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Professional News
Experts Call for New Ways to Collaborate With Pharma
Psychiatric News
Volume 44 Number 13 page 4-26

Industry influence in medicine, including psychiatry, is wide, deep, and ubiquitous, and simple solutions regarding conflict-of-interest issues are not likely to be found. That much was agreed upon by a panel of five psychiatrists—including experts in ethics, research, and medical education—at a presidential symposium at APA's 2009 annual meeting in San Francisco in May.

Outgoing APA President Nada Stotland, M.D., who served as a discussant, said that at an organizational level, realignment of APA's relationships with industry is likely to involve difficult financial trade-offs, such as when the Association opted to phase out industry-supported symposia that are known to be a popular attraction at APA's meetings; or it may involve eliminating worthy programs such as fellowships for minorities that are supported by industry.

Panel members were united in saying that pharmaceutical marketing, with demonstrable effects on physician behavior, has reached into all areas of medicine, including research, education, and clinical practice. But while APA, and individual psychiatrists, may need to terminate or realign some forms of collaboration with industry, the various academic, private, and industry stakeholders should not be singled out for scorn; rather, new ways of collaborating with industry must be devised, with appropriate safeguards in place.

"The pharmaceutical industry makes products that help people," said Jonathan Weker, M.D., a private practitioner from Montpelier, Vt., and APA Assembly member who has argued for years that the Association needs to extricate itself from the grip of industry. "Pharma is not the evil empire. We have to figure out a new relationship with industry." (See Adopting a 'Professional Paradigm' for comments by Weker about the evolution of the relationship between physicians and the pharmaceutical industry.)

The five panel members were, in addition to Weker, past APA President Paul Appelbaum, M.D.; Laura Roberts, M.D., chair of a committee to revise the ethics principles for APA; Joel Yager, M.D., a professor of psychiatry at the University of Colorado; and David Baron, D.O., chair of the Department of Psychiatry at Temple University School of Medicine.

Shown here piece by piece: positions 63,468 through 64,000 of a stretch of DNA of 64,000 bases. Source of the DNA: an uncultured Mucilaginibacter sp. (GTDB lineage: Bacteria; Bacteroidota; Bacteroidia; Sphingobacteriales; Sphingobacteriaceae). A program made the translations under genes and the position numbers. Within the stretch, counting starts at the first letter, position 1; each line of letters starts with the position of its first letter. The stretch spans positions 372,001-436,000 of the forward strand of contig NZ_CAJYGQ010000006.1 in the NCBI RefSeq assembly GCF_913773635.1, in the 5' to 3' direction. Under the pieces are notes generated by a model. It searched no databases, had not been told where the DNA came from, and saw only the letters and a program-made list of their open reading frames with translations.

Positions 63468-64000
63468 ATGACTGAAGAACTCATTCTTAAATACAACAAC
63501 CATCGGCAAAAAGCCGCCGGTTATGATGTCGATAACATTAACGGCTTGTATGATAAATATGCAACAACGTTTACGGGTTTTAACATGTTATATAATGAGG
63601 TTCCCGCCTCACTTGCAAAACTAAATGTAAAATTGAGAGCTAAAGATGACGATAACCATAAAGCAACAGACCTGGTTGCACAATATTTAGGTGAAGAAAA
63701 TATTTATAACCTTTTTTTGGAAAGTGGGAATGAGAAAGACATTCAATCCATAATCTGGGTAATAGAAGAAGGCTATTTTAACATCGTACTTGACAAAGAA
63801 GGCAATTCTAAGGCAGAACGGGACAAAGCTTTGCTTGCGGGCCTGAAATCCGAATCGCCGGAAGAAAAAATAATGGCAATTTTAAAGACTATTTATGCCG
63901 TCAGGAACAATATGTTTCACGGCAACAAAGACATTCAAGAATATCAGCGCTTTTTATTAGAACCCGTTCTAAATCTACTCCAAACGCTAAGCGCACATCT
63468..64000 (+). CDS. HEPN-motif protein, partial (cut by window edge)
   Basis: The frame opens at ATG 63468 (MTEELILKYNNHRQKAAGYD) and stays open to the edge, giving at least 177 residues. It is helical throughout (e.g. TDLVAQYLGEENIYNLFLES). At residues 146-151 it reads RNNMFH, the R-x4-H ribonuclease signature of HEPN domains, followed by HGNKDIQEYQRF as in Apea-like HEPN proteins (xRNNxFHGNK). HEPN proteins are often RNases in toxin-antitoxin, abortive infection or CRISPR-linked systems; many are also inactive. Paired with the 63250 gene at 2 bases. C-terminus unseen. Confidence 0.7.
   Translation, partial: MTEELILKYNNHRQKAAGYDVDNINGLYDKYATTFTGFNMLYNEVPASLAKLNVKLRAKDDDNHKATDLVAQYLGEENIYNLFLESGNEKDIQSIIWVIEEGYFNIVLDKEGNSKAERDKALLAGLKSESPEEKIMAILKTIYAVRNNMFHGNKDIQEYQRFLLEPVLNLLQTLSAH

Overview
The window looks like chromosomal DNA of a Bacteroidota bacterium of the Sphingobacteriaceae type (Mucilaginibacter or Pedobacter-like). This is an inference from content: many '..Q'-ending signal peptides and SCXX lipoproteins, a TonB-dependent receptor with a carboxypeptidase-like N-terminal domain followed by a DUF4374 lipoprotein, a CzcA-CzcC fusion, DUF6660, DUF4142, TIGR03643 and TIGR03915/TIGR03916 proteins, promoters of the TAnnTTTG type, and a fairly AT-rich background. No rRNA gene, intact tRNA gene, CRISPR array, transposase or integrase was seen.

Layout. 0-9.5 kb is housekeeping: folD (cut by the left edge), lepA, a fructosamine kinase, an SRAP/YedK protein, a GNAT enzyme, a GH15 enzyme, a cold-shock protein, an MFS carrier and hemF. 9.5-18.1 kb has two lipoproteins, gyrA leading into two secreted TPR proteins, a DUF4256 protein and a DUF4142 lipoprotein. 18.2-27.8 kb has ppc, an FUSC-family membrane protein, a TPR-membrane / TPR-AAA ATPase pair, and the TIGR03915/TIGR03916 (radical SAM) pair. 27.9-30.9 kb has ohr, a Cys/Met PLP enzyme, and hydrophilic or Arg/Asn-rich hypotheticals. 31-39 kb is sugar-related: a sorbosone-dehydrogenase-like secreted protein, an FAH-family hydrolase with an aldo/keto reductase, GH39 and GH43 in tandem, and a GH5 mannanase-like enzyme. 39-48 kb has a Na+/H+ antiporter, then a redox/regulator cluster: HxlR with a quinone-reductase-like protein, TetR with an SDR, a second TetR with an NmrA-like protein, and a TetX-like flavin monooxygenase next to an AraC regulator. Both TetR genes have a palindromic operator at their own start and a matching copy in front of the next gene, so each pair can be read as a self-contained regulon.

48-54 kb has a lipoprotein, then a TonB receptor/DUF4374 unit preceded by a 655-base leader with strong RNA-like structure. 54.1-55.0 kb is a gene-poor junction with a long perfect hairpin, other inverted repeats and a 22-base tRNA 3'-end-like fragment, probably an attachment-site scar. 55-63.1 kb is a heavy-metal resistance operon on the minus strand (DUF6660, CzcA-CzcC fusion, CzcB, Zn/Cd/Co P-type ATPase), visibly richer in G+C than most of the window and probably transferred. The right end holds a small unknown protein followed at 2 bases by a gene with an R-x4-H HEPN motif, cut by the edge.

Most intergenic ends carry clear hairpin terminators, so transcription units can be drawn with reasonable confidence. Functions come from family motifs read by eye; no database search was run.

Weker's comments reflected an awareness both of the pervasive influence of industry in all areas of medicine and of the difficulty of extricating medicine from business interests that, after all, manufacture products that benefit patients. As Yager said, quoting a colleague, "If it weren't for pharma, we would still be giving people thorazine."

Nor is collaboration with industry the only, or the most pernicious, conflict of interest in medicine. Baron, who wondered about the negative consequences of cutting all ties with industry, noted that his institution monitors all physicians on their patients' length of stay in the hospital." Length of stay has a lot to do with hospital reimbursement.... I would posit that that is a much greater conflict of interest.... This will affect my reimbursement, so I have a conflict of interest to get [a patient] out earlier.... Only focusing on pharma conflicts is a mistake."

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Yet pharmaceutical-industry influence on medical education and clinical decision making has rapidly become one of the most talked-about subjects in American medicine.

While most physicians are not inclined to admit that their behavior is influenced by industry marketing, published research suggests otherwise, said Appelbaum, who presented an overview of that research.

"We know from multiple studies that meeting with pharmaceutical representatives and accepting samples and meals from industry correlate with increased requests for formulary additions of new, expensive medications; prescribing of the new medications; and decreased use of generic drugs," Appelbaum said. "Frequently these decisions fail to take into account that the newer medications are higher cost and frequently have not demonstrated higher levels of efficacy than the older medications.